• Development
  • Remuneration
  • Authority
  • Social
  • Appreciation
  • Communication
  • Personal
  • Work life balance

All of these factors will have an impact on the level of enjoyment and satisfaction we get from our careers.

Engagement analytics mean you don’t need to ‘mind read’ to know what’s important. Imagine the time and stress not having to guess could save you!

Understanding the value a client (or employee) places on each of their requirements is the hidden key to ensuring they will know what they are looking for when they compare careers.

You can view a sample Engagement and Retention Analysis here. To read more on the theory behind the report, download Dr Dan Harrison’s whitepaper ‘Engagement is a Shared Responsibility’. If you use Harrison Assessments, you already have access to this report for yourself, your staff and your clients. We can help you explore putting engagement analytics into action – contact us to find out more.

In October, November and December, we are giving away one Engagement and Retention Analysis per month…

For your chance to receive your own ERA report, speak to us at the conferences listed below, post a comment or subscribe to our newsletter.

This is where we’ll be:

We look forward to meeting you – and possibly sharing your hidden engagement dynamics!

Empathy – Soft Skill of the Courageous

new employees

One of the traits we measure with Harrison Assessments is empathy. It’s a major contributor to success in life, at work and elsewhere.

In this beautifully animated RSA Short, Dr Brené Brown explains empathy and reminds us that we can only create a genuine empathic connection if we are brave enough to really get in touch with our own vulnerability.

Would you like to know if others think you are empathetic?

We can show you with Harrison Assessments and 360 degree feedback. Get in touch!

Avoiding Workplace Bullying

Workplace bullying can occur in any work environment, from offices to shops, community organisations and government departments. Employers have a legal responsibility under Occupational Health and Safety and anti-discrimination law to provide a safe workplace and one which is free from verbal, physical, social or psychological abuse. Bullying can have serious effects on the health and safety of individuals, which in turn can result in a loss in productivity with legal ramifications for the employer.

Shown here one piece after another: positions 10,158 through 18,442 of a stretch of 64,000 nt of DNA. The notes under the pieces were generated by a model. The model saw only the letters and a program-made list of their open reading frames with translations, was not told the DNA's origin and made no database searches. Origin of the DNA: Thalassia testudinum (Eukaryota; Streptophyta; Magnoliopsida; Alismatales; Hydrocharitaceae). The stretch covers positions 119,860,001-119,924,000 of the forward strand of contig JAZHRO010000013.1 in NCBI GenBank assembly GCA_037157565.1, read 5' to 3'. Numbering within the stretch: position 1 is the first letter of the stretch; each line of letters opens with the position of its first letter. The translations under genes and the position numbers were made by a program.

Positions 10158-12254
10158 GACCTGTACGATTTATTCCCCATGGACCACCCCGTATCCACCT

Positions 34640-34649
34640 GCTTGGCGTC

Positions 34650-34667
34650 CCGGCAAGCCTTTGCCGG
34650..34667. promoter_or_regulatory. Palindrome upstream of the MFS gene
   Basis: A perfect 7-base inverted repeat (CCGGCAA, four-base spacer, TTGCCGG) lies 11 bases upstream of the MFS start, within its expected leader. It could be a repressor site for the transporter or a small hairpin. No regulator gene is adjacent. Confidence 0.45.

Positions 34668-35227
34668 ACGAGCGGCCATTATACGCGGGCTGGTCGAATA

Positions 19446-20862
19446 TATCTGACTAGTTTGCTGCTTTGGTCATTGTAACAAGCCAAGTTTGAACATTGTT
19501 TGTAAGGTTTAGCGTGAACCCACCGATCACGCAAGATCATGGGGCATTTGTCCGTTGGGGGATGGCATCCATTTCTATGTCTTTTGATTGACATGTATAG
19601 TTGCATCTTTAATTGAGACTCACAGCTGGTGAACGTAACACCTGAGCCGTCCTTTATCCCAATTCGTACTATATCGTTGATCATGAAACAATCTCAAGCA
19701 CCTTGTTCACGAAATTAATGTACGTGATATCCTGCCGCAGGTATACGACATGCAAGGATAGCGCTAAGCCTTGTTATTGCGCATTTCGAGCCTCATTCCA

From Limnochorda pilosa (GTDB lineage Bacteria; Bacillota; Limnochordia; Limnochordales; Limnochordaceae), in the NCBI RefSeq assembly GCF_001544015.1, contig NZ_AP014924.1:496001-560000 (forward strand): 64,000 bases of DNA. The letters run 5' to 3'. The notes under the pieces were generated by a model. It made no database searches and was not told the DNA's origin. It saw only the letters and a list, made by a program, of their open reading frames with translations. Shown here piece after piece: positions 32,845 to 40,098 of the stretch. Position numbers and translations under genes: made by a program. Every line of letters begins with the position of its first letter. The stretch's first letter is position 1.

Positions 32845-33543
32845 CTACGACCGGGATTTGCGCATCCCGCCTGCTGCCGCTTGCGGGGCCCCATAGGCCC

So how do we avoid bullying in the workplace?

Every organisation should have policies which outline how people are to treat each other at work. Commonly called a ‘Code of Conduct’, the policy should be easily accessible to all staff and outline what is (and is not) appropriate behaviour. In addition, the actions that will be taken to deal with unacceptable behaviour should also be detailed in workplace policies, as well as internal grievance procedures.

Is there a better way to address bullying?

At the recent 22nd Labour Law Conference in Sydney, Jonathan Hamberger (Senior Deputy President of Fair Work Australia) told the audience he believes “the key to tackling bullying in the workplace lies with line managers”. This will only be effective if the manager has an appropriate level of authority to resolve these issues, combined with superior people management skills and interpersonal skills.

An effective line manager should have the following people management skills:

  • great communication skills
  • the ability to build relationships
  • willingness to take responsibility
  • being open and transparent in their actions